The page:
The reality of our modern lives, though, has us working alone much of the time, sometimes in conditions which make it more difficult to round up a meaningful listener each time we need one to help us figure things out. Yet you can still use some of the same dynamics as you are experiencing with the Windtunnel method, even without a meaningful, live listener. Use an audio recorder.

An audio recorder is less effective than a live listener, but far better than nothing, and often a lot more conveniently to hand. The difference in effectiveness is made up for by going longer — it takes about sixteen minutes of torrential outpouring into an audio recorder to reach the same point of fresh insights and ideas that you get with a live listener in twelve minutes in Windtunnel. And it takes more self-discipline to keep on going without pauses with that audio recorder than with the meaningful listener there trying to take in what you are saying. It may help you to imagine, or even determine, that you will have some particular person as a meaningful listener listen later to the audio that you are recording — that will help you focus. These sessions do take some effort, as you've discovered with Windtunnel; the time and effort you invest in them you want to be as effective as possible in generating new insights and ideas, so shaping that external focus is very much worth your while.

One other drawback to an audio recorder is retrieval of your data afterward, more difficult than if your meaningful listener were already writing down the high points of your outpouring.

One new advantage would be to HAVE a meaningful listener and to USE an audio recorder at the same time. This would give you extra focus, and you would have also that comparison of notes featured in the partnered Windtunnel along with the convenient retrieval of your data, and you would have the audio besides which you could at leisure play back to capture additional insights from.

Having a meaningful reader can provide you a nice external focus also for developing your awarenesses in whatever context. Some of you are more comfortable writing, privately at your own desk, while others of you are more comfortable speaking aloud as in Windtunnel. Here is a process called Freenoting, which does for writing some of what Windtunnel does for talking... 

 
FREENOTING — the twin and counterpart of Windtunnel

  1. Explanation:   Like Windtunnel, and like Alex Osborn's original Brainstorming from which both Windtunnel and Freenoting have descended, one gets to the fresh perceptions and insights he needs by working his way past all the knowledge he already has on the challenge, question, problem or topic at hand, using it up by expressing it as fast as he can think of it until that previous knowledge and assumption is all used up. Then, by the effort of keeping going and not letting on that one has reached that flounder-around-and-dig stage, one more readily reaches out and casts in new directions trying to find anything that will help keep that outpouring going.For your ongoing practice, the instructions you have along with your experience from Windtunnel should help you with Freenoting just as your instructions for Freenoting should likely help you with subsequent rounds of Windtunnel. Our concern here is not only to help you solve a meaningful problem or so but to build skills and methods you can take with you and practice further, on as many issues as you find to work on.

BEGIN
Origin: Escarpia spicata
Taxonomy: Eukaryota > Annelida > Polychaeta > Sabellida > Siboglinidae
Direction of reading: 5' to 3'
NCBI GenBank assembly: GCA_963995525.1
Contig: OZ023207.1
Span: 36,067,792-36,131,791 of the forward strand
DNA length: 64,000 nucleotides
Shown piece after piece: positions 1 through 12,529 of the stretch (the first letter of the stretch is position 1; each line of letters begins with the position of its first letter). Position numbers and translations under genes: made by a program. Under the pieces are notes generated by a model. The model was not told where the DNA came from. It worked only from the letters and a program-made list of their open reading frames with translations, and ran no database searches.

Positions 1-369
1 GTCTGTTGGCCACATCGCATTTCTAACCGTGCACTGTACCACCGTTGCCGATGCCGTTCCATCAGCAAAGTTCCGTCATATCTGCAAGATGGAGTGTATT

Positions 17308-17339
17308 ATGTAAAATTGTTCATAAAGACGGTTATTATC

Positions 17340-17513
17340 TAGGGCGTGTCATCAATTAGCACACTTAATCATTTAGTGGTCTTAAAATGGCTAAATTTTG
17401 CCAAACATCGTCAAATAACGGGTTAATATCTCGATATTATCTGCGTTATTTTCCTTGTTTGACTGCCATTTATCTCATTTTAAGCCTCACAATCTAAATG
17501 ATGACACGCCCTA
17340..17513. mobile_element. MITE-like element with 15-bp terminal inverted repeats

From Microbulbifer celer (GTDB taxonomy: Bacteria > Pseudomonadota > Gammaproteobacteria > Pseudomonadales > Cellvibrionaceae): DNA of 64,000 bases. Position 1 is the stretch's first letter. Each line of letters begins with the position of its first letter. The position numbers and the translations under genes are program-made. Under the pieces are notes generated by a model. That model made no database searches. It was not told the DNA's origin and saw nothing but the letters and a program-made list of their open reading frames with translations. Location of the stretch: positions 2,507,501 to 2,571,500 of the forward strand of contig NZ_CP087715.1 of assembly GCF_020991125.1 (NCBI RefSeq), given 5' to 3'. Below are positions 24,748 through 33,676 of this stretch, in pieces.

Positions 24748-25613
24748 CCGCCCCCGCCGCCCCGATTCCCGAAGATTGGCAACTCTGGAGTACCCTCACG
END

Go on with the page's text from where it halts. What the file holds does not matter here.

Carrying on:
Purpose and General Strategy of Freenoting:   You need to be free to entertain any hypothesis, even if it's one you've come up with yourself, enough at least to check it out. The purpose of Freenoting is to enable you to come up with hypotheses very different from those you ordinarily would coax from already-too-cultivated grounds, to see with fresh eyes a topic or even a field whose very familiarities are preventing you from discovering fresh answers. Freenoting is like a brainstorm in that you use it to generate a very high volume of output, initially without critical judgment. Critical judgment is essential, but bring it in later and separately, as a distinctly separate step. Some of that output may be throw-away, but some of it is valuable ideas and notions you might never have gotten to otherwise.

    Your rapid discourse without much repetition onto a note pad or computer keyboard if you type fast enough, as with telling it out loud to an audio tape or a live listener, quickly uses up all that you'd normally say in the context. The continued rapid-flow demand of your flow will force you to draw upon resources beyond your stock conscious knowledge.

    Force yourself to go on without pause or hesitation, force a vacuum into which can upwell some astonishing insights and relatings. Many of these will prove to be remarkably valid and original.

    The key is to flow and sustain that flow. Flow faster than you can stop to consciously think what should come next. You've got to keep pumping without letup in order to keep up a good head of vacuum pulling up previously unconsidered associations and data.


  2. Procedure of Freenoting: Keep that uncritical effective flow going, without let-up. Rapidly write or type without pause for 15-30 minutes, in the general context but without much concern as to whether what you are writing is indeed in the context.

    Don't edit. If it occurs to you, get it down on paper or into the computer, without hesitation, and keep going. Don't fear absurdity. Less of this output will be absurd than you might think! Some of what at first seems the most absurd will turn out to have some of the most original and valid elements of value somewhere embedded in it. In Brainstorming per se, facilitators and participants are advised to be alert for any idea which results in a burst of laughter because, so frequently, the most absurd idea turns out to be a genius-level superb idea in disguise, once examined.